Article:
Rep. Mike Pompeo (R-KS), speaking on the House floor this week, singled out the top U.S. intelligence official and compared the assessment of U.S. intelligence agencies to British Prime Minister Neville Chamberlain, who is best known acquiescing to Hitler’s demand to expand the Third Reich into what was then Czechoslovakia in 1938.
Pompeo specifically addressed Director of National Intelligence James Clapper. In January, Clapper related during Hill testimony an assessment on whether Iran had made a decision to build a nuclear weapon. “We don’t believe [Iran's Supreme Leader Ali Khamanei] has made that decision yet,” Clapper said. By saying “we,” Clapper was not speaking for himself, but for the bureaucracies that he leads and coordinates between, collectively known as the U.S. intelligence community.
But that didn’t stop Pompeo from taking a wildly overwrought shot at Clapper on the floor of the House:
Our president’s intelligence chief has said that the Iranians have not yet decided to build a bomb. To me, these words are reminiscent to those of Neville Chamberlain, who doubted that the Nazi command had finalized its decision to invade all of Europe, both East and West. The threat was either ignored or considered too irrational to be possible by a timorous and distracted world bent on avoiding conflict.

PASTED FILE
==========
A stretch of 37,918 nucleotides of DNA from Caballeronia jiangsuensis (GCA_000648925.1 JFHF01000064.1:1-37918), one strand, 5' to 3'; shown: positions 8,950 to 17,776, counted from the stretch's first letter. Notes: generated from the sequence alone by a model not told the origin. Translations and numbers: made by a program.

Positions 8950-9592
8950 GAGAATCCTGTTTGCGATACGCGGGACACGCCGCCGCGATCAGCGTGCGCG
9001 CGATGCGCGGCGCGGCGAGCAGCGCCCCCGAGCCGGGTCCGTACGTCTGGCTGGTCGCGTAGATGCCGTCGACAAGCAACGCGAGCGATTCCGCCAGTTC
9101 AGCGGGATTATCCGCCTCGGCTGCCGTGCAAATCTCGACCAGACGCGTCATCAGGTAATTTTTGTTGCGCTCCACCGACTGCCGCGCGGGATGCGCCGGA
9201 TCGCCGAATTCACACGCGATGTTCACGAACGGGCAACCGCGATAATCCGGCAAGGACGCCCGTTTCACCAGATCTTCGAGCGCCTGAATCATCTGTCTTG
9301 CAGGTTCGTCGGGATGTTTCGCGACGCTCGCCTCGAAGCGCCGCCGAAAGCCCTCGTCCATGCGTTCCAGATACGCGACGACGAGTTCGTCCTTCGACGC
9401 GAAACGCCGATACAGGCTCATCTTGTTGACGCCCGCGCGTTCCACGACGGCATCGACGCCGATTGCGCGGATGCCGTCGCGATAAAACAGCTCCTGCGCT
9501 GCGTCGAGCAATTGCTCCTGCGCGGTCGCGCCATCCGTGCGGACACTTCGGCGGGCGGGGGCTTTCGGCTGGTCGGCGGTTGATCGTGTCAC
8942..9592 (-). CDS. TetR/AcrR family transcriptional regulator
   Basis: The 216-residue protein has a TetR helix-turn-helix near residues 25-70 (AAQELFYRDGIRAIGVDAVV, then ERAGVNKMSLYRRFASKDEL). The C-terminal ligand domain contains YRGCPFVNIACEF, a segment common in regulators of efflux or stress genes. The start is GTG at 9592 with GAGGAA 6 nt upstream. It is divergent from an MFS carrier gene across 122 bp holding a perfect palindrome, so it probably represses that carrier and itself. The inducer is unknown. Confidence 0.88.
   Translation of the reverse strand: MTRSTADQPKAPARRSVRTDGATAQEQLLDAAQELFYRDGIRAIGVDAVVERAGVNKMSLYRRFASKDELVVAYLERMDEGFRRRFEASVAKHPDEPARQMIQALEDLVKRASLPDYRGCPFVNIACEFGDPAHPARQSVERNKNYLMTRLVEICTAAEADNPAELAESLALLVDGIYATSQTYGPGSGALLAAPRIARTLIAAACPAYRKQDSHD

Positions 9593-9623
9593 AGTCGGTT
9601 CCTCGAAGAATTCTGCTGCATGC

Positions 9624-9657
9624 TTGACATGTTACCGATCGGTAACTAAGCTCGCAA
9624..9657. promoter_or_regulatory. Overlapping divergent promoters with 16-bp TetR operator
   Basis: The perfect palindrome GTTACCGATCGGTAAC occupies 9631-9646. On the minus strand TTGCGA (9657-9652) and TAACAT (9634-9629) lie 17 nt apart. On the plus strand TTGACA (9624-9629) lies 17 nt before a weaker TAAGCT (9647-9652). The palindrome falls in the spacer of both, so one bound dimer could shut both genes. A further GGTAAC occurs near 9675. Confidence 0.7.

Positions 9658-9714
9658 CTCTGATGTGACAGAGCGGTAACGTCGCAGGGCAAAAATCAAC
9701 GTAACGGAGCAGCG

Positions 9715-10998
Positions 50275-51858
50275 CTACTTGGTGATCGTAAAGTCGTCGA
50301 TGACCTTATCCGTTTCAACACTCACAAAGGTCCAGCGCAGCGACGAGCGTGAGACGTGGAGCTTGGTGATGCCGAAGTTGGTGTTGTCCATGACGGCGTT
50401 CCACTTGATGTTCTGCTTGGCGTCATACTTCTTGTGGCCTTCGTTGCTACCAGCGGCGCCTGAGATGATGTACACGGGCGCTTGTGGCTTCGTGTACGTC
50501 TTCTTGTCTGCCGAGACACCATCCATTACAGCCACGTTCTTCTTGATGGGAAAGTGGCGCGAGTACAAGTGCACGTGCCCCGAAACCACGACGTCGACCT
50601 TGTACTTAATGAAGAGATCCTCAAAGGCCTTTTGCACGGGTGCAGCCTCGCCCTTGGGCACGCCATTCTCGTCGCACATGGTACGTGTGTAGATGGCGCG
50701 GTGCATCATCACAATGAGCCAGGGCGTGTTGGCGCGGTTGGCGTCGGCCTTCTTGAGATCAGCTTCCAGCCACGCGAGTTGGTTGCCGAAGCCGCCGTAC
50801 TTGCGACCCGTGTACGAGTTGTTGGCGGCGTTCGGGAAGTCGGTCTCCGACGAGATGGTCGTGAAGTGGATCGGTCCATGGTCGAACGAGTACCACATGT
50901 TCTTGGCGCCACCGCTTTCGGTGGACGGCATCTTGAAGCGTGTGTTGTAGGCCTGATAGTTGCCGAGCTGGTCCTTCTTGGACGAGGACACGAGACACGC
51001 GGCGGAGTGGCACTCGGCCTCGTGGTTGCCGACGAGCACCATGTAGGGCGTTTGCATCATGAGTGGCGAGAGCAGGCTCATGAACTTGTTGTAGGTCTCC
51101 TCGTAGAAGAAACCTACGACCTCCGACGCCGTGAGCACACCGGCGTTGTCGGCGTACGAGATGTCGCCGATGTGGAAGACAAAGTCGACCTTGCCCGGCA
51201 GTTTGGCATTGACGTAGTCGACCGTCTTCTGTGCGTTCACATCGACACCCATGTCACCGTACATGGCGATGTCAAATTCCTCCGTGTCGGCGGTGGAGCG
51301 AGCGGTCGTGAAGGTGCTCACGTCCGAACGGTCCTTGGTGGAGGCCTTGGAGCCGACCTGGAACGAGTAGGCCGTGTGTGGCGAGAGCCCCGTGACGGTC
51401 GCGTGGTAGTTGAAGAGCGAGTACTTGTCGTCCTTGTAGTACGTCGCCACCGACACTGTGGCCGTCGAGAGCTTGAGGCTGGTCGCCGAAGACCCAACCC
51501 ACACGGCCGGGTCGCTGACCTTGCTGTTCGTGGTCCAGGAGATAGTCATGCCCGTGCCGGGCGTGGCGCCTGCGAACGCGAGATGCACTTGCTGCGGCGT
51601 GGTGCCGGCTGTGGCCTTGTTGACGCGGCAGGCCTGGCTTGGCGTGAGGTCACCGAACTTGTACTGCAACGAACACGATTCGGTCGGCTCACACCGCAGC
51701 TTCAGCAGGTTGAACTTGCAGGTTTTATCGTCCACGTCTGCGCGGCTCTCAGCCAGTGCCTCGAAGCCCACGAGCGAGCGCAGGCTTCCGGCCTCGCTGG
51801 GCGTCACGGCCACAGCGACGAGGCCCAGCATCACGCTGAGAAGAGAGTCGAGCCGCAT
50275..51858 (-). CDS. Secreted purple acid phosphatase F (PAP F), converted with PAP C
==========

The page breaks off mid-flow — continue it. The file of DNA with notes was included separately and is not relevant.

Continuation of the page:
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Pompeo’s attack on Clapper — a Vietnam veteran who made a career in intelligence — seems a thinly-veiled call to military action against Iran, albeit one based on a persistent and flimsy counter-factual about World War II history and preventative wars.
War hawks frequently make Chamberlain comparisons, it seems, to those who express any reluctance whatsoever to go to war. Those who so much as urge caution get charged with “appeasement,” as President Obama has been. Likewise, hawks laud Winston Churchill — though that historic analogy, too, is imperfect for their purposes.
A potential Iranian nuclear weapon is widely considered a threat to both the security of the U.S. and its allies in the region, and the nuclear non-proliferation regime. The Obama administration vows to keep “all options on the table” to deal with the possibility, but the efficacy and consequences of a strike raise serious questions, leading the U.S. to pursue, for the meantime, a pressure track aimed at a negotiated resolution of the Iranian nuclear crisis.
One wonders if Pompeo would make his shocking comparison with Chamberlain for Israeli intelligence officials, who’ve also reportedly concluded Iran hasn’t decided to build a nuclear bomb.